P.p.s. When I was a cop it was always productive to hide near disabled parking bays and to spring out and nab people parking illegally. It regularly netted me some good arrests in the form of people with outstanding warrants. After all, it's not a real surprise to discover that someone who is wanted for committing a crime, or who fails to answer summonses, or who fails to pay fines, probably wouldn't be that bothered about inconveniencing a disabled person either.


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Vaun earl Norman
 Vaun earl Norman says:

Excellent piece, as a blue badge holder, I find people just don't care even if I make comment in a supermarket car park. They just literally don't care.

posted 10th March 2015

Stevyn Colgan
 Stevyn Colgan says:

Vaun - Yes I know. It's very sad. There will always be the hardliners who simply don't give a flying fudge. However, most decent - if occasionally unthinking - people do respond to the personal appeal much more often than to some faceless graphic symbolising disability.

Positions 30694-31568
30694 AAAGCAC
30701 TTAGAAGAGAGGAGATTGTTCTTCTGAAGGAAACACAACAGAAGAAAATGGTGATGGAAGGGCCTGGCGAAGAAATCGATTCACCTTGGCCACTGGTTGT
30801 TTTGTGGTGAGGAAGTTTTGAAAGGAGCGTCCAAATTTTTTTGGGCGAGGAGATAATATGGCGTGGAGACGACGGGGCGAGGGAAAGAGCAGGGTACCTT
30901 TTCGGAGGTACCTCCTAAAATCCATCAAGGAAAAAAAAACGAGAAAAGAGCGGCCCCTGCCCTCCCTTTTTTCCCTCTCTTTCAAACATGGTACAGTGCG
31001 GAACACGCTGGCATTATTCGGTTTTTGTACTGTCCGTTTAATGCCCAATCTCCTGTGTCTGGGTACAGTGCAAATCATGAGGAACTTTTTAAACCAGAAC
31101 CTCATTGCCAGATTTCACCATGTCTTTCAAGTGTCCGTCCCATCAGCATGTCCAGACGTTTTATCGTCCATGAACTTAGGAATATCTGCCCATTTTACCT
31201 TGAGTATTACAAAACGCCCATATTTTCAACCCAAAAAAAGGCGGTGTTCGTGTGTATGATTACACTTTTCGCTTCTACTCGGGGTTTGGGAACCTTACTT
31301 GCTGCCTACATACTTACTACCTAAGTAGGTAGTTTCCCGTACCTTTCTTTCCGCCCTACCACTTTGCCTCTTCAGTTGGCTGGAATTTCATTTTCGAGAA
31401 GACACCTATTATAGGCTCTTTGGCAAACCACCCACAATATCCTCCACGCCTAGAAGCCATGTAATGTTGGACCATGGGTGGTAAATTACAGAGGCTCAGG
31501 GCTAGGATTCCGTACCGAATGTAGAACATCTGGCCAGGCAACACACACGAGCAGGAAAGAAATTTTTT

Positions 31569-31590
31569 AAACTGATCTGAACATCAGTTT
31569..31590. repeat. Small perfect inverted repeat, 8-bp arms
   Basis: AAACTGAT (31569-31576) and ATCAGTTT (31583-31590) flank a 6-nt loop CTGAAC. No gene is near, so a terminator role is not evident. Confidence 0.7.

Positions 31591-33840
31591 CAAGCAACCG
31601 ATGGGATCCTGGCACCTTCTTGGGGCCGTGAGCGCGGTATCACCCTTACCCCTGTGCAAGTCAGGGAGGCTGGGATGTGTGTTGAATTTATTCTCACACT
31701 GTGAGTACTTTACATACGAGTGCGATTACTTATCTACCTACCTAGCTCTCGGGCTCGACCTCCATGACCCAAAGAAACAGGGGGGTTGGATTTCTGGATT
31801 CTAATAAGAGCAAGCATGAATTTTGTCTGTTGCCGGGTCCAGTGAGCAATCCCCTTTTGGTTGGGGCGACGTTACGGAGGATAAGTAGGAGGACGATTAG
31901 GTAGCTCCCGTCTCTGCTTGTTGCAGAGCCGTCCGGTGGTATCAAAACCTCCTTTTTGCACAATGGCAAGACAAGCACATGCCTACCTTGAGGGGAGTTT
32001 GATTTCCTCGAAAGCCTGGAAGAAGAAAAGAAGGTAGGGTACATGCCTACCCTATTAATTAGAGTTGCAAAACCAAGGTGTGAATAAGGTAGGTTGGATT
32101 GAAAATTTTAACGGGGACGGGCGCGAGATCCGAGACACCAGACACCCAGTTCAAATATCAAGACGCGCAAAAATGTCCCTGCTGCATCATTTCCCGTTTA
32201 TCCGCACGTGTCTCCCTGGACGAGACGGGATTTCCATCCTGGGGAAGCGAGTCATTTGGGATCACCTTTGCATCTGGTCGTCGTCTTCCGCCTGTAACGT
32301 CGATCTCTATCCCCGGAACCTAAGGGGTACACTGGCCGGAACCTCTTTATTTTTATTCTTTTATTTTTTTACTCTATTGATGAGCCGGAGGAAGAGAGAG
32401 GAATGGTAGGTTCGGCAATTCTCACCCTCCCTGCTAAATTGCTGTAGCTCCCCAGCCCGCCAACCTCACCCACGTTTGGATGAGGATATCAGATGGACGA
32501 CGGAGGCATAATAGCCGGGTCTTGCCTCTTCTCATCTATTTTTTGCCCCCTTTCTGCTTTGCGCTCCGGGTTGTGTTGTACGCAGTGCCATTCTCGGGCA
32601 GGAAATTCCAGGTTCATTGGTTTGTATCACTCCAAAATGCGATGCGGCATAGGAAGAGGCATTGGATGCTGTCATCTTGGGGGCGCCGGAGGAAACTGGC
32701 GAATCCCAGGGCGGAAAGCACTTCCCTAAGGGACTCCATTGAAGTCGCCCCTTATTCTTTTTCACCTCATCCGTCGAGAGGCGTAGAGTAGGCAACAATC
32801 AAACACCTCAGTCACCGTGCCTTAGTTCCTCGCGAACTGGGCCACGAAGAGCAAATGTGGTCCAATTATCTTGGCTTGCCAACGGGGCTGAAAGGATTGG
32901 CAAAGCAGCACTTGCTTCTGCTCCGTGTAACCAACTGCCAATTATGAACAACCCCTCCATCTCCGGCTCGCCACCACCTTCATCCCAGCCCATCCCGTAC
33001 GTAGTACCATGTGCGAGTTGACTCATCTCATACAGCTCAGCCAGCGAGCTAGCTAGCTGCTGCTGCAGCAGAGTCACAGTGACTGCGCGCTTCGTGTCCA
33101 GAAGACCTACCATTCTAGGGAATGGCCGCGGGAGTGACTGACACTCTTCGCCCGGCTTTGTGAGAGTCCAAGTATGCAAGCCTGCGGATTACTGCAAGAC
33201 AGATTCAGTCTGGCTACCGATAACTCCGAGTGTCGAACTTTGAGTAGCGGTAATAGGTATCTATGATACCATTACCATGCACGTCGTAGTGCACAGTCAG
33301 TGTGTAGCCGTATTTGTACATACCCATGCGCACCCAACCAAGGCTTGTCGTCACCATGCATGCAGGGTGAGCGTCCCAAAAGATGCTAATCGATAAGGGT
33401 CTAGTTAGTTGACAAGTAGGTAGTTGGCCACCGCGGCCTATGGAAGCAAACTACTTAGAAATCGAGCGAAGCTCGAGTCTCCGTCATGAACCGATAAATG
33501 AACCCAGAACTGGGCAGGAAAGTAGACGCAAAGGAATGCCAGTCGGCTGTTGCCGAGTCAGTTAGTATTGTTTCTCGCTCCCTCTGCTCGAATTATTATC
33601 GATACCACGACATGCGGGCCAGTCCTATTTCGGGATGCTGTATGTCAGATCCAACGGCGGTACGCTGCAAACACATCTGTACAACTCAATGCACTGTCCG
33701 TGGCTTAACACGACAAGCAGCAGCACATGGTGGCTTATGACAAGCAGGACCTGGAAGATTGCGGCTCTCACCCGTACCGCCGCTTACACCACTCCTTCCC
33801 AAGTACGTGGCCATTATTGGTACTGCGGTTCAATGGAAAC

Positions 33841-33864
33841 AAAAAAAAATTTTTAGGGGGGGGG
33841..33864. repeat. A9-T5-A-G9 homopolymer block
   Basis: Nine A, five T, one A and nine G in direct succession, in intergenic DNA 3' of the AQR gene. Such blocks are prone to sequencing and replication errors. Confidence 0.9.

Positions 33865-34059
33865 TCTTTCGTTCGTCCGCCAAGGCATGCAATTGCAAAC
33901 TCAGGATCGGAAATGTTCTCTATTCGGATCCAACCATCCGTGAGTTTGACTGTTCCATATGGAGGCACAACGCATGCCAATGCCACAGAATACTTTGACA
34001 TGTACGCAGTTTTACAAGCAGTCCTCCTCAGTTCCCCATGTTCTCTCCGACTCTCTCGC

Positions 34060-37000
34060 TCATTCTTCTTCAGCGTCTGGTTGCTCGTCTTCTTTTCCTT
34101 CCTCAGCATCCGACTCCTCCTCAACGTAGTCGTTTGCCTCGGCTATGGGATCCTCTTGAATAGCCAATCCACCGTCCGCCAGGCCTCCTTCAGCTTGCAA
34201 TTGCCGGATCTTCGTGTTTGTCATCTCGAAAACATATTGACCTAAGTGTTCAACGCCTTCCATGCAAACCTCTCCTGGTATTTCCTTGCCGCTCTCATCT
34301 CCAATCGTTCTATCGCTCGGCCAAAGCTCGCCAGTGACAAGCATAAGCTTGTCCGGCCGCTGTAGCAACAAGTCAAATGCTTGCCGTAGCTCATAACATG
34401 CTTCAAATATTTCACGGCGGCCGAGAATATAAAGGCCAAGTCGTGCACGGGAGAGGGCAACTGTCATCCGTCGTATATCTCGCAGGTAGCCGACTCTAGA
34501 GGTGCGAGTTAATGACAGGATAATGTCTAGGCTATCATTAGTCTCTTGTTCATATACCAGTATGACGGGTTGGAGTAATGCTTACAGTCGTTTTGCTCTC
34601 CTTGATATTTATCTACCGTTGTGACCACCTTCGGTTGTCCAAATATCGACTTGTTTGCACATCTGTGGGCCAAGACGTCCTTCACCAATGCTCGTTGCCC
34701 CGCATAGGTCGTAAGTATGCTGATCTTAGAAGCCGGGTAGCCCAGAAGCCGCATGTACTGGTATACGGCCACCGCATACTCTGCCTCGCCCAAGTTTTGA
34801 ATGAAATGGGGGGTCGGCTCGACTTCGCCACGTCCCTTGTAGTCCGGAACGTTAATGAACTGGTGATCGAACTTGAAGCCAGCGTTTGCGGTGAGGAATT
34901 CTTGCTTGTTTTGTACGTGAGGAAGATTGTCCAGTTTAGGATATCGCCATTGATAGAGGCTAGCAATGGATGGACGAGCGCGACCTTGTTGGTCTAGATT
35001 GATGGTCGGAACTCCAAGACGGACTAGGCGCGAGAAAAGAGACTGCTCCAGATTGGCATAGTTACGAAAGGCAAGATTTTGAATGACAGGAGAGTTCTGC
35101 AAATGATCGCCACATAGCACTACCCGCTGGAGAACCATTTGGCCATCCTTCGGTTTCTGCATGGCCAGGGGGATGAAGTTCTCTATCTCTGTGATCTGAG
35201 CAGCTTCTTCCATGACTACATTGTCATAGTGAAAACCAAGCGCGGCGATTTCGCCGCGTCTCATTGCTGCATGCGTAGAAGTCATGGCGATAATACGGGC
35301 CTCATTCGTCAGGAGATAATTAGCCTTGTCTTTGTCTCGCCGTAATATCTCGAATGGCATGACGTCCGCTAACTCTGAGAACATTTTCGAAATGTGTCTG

posted 10th March 2015

Steve O'Hear
 Steve O'Hear says:

As effective as this approach may be (in the short term at least), disabled people don't want the image as 'victim' reinforced with over-emotive billboards or signs. That's the flaw in your proposal.

posted 10th March 2015

Stevyn Colgan
 Stevyn Colgan says:

Steve - I hear your point. It's always been a tricky balancing act trying to protect people without creating a sense of patronisation or powerlessness in potential victims. The problem is getting people to register the fact that by illegally using a disabled bay they're inconveniencing a real person. That's a tough call because the 'I'll only be five minutes' factor coupled with a faceless victim outweighs social responsibility in so many cases (even among politicians). It must be stressed that the video features an initiative that was fully supported by the local disabled community. That same community also took park in very proactive targeting of miscreant drivers and also staged 'block-ins' where a disabled person's minibus blocked in an illegally parked car and made the driver wait while wheelchair users were very slowly debussed. All the time, the shamed driver was engaged in conversation to make them realise the impact of their hasty and selfish decision. The community in this particular case were certainly not passive victims! :D